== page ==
If your fingers uncontrollably curve toward your palm, chances are you have Dupuytren disease. The board-certified orthopedic surgeons at Northeast Orthopaedics & Sports Medicine recommend early treatments that can help you avoid or delay surgery. But as the disease progresses, you need a Dupuytren procedure to improve finger movement. To schedule an appointment, use the online booking feature, or call the nearest office. They have one office in Live Oak and two in San Antonio, Texas.
You may need a procedure when you have severe Dupuytren disease (also called Dupuytren contracture). In advanced stages, the disease limits finger and hand function and makes it hard (or impossible) to perform many daily activities. At that stage, you need a Dupuytren procedure to restore finger movement.
Dupuytren disease occurs when one or more fingers curl toward your palm. The problem develops when the connective tissues under the skin thicken and tighten.
The thickened area begins as a lump (nodule) that enlarges into cords of tissue. Then the tight tissues pull on your fingers and force them to bend.
Dupuytren disease can affect any finger but most often involves the ring and small fingers. You can also develop the same problem in both hands.
Dupuytren disease is a progressive condition, but it usually develops gradually. In the early stages, your provider treats the condition with steroid injections and therapies that break down or soften the thick tissues.
As the disease progresses, a contracture develops. Contractures occur when the lack of mobility leads to permanent tissue tightening that severely limits or prevents finger movement.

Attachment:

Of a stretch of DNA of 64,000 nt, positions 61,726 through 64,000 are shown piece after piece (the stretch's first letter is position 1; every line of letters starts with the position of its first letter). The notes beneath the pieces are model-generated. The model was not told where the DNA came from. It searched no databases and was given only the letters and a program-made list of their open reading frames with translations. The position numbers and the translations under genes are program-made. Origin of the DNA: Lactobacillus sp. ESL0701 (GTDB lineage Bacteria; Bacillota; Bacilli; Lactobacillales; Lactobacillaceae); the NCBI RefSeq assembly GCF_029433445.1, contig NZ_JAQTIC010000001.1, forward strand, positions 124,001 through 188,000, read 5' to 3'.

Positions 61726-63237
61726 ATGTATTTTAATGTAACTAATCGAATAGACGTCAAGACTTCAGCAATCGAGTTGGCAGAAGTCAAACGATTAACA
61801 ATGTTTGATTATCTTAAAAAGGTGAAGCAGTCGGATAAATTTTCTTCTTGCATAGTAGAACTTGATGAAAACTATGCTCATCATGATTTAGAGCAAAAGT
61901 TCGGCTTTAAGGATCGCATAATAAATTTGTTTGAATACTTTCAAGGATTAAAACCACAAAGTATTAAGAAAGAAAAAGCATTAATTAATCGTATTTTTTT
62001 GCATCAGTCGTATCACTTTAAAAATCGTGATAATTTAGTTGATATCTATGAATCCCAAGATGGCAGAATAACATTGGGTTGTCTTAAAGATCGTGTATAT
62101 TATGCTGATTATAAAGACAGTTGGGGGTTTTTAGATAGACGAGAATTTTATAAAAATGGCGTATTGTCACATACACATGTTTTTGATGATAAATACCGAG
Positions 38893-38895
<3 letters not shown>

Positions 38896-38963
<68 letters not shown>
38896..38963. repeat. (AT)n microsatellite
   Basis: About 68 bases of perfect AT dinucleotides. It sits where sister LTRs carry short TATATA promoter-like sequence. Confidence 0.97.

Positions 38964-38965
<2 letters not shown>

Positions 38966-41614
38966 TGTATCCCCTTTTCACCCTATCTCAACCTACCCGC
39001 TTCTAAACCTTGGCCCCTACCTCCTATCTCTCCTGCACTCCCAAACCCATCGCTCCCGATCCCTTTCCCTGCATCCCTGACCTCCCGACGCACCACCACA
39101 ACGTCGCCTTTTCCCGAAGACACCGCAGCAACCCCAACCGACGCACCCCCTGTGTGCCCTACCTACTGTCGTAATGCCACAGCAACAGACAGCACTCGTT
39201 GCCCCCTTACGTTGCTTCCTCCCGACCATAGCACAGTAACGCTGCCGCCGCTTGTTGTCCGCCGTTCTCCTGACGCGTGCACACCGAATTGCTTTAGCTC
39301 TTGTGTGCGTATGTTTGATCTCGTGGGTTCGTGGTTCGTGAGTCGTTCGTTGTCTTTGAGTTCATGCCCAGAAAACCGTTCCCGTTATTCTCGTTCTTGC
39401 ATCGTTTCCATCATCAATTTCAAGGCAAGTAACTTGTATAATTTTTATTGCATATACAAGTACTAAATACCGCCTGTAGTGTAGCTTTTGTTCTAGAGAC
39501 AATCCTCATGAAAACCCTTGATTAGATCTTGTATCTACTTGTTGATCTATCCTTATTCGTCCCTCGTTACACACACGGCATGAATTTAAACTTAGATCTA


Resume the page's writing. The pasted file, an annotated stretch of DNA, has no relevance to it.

Aponeurotomy, also called a percutaneous needle fasciotomy, is a minimally invasive procedure that doesn't need an incision. Instead, your provider uses a needle to make tiny holes in the thickened cords of tissue.
As your provider straightens your fingers, the holes let the tissues stretch, and the pull on your fingers weakens. Your provider may also inject steroids to reduce swelling.
Your provider may recommend two types of surgery to remove part or all of the nodules and thickened tissues:
When your surgeon does a surgical fasciotomy, they make a small incision and cut but don't remove the tight cords. Though Dupuytren disease can return after any procedure, your chances are higher after a fasciotomy.
Fasciectomy is a more extensive procedure than fasciotomy. During a fasciectomy, your surgeon removes all of the cords, nodules, and in some cases, the diseased skin. Then they carefully reconstruct the healthy tissues and may need to use a skin graft to close the incision.
If you notice uncontrollable finger curling, call Northeast Orthopaedics & Sports Medicine, or book an appointment online today.